Efficiency metrics are easily tracked since they can be isolated to a single task or process (e.g., think of items assembled, units picked, etc.). With modern sensor technologies, manufacturing processes can be broken down into their individual tasks and efficiency metrics for each can be measured and compared across locations and time.
In contrast, output metrics are harder to measure since they require revenues that are generated by the overall manufacturing process to be attributed to the individual processes. However, when done right, output metrics can be more impactful since they are tied closely to the corporate goals and provide the most important understanding of productivity, the financial impact.

4. Top 3 reasons why tracking workforce productivity in manufacturing is key

Source: Tracking productivity in Industry 4.0

Every manager knows that improving productivity is important for the business, but is it also for employees? And does it justify measuring it? An article in Construction argues that it is and explains how it will impact your workforce. Here are the key 3 takeaways on why you should track productivity amongst your (manufacturing) labor force:

1. Higher employee engagement

When you provide your employees transparently with their unbiased productivity metrics and put in the right incentives, they will start collaborating and improving performance bottom-up.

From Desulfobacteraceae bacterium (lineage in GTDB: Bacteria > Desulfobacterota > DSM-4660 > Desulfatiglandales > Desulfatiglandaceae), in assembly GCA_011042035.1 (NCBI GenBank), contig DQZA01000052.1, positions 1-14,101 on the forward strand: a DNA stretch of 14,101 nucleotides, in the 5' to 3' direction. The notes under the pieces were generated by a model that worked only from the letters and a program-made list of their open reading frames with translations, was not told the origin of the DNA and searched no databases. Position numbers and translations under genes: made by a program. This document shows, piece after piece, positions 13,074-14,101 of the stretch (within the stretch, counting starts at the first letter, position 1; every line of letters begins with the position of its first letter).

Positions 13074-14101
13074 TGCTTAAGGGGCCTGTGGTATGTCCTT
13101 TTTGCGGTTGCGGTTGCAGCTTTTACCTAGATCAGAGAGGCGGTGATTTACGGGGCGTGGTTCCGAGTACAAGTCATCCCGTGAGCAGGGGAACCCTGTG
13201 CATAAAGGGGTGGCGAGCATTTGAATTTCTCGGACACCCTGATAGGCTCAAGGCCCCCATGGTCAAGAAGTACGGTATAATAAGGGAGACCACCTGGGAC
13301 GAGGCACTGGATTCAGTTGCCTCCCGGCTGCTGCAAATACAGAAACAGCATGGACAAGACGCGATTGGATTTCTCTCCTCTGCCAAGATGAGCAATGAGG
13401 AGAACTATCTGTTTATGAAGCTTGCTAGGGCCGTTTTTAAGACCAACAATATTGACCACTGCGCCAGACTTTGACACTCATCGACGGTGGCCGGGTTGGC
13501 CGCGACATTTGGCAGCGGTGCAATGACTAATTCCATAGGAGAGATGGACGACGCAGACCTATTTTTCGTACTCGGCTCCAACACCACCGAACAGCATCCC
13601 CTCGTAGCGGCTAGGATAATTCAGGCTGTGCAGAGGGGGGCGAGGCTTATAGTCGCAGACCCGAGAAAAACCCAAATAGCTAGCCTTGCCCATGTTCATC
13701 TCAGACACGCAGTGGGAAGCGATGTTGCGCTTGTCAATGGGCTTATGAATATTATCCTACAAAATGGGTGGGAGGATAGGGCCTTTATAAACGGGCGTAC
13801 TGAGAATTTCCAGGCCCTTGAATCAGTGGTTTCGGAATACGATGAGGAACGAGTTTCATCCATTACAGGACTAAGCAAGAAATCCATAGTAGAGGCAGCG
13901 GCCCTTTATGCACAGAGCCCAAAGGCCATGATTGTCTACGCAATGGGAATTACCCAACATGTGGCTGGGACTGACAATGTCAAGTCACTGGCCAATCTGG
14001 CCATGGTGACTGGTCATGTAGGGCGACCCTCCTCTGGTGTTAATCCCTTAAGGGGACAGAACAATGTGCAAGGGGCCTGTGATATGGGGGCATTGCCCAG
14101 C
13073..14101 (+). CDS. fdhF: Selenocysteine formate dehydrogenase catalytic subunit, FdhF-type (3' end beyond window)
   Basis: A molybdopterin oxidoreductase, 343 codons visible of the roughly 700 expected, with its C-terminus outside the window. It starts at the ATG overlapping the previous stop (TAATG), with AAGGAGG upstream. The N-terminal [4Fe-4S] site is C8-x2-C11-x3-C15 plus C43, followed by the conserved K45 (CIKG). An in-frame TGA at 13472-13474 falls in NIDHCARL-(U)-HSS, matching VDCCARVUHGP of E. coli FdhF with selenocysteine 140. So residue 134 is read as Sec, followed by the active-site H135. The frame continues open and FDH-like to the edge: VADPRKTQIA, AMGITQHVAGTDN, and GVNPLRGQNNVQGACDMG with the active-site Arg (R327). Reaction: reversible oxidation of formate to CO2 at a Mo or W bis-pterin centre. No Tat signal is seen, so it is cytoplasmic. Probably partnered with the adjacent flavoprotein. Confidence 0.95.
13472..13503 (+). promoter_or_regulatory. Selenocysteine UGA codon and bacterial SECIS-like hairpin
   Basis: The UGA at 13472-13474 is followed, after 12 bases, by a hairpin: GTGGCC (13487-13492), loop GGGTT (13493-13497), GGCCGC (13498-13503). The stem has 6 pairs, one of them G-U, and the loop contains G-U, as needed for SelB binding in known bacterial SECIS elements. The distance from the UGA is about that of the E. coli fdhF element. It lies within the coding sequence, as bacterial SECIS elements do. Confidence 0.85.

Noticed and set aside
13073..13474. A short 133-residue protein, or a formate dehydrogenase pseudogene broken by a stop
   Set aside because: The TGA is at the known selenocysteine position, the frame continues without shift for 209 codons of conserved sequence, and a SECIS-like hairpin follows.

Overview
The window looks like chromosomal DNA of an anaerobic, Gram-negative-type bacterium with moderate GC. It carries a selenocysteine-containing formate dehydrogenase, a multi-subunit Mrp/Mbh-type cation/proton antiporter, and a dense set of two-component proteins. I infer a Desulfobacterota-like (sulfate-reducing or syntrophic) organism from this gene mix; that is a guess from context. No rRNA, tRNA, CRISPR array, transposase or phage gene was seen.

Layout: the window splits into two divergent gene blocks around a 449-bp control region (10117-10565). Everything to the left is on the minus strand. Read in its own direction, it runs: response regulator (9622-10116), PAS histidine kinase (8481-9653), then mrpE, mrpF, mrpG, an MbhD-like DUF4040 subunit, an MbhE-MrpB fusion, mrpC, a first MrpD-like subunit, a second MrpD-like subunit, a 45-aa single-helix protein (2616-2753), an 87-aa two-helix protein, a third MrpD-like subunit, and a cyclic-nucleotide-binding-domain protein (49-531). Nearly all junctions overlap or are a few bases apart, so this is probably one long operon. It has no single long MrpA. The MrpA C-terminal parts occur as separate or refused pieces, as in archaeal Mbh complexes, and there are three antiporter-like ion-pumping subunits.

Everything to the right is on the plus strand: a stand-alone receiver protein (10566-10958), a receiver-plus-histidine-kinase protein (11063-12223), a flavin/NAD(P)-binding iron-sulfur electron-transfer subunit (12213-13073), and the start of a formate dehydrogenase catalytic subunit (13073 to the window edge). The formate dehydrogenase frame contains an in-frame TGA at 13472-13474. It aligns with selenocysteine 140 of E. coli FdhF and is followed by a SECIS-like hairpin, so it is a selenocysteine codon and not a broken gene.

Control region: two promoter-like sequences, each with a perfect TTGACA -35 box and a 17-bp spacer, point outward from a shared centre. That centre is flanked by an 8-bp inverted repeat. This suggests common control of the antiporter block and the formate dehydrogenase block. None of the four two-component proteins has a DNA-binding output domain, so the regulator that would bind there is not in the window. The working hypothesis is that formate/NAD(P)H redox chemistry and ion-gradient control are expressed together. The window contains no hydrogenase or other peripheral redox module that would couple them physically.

2. Understanding of dependencies

Capturing different productivity metrics and feeding them into one single platform you will start to see how changes in productivity upstream can affect productivity downstream, leading you to potentially deploy more human resources upstream for certain workflows.

3. Identifying automation opportunities

Jobs that are comprised of non-creative repetitive tasks are not the most fulfilling ones for humans. For some, we do not have yet the right machines to replace human labor. However, for the ones we do, tracking your employee’s productivity will allow you to directly compare it with the next-best machine-based solution. This will enable you to identify automation opportunities and create win-win for both, the employees and the business.

5. Monitoring industrial processes with IoT sensors and positioning technology

Source: Sensor data beats employee labor every time

This article goes into more detail about how IoT solutions can help your industrial processes.

In essence, to maximize your manufacturing productivity, give creativity-related tasks to humans and repetitive tasks to machines. Monitoring and reporting on industrial processes falls into the latter camp and can be done with sensors and positioning solutions. Easier said than done. This article goes into more detail on which use cases you can automate using sensor data such as Forkbeard’s indoor positioning system.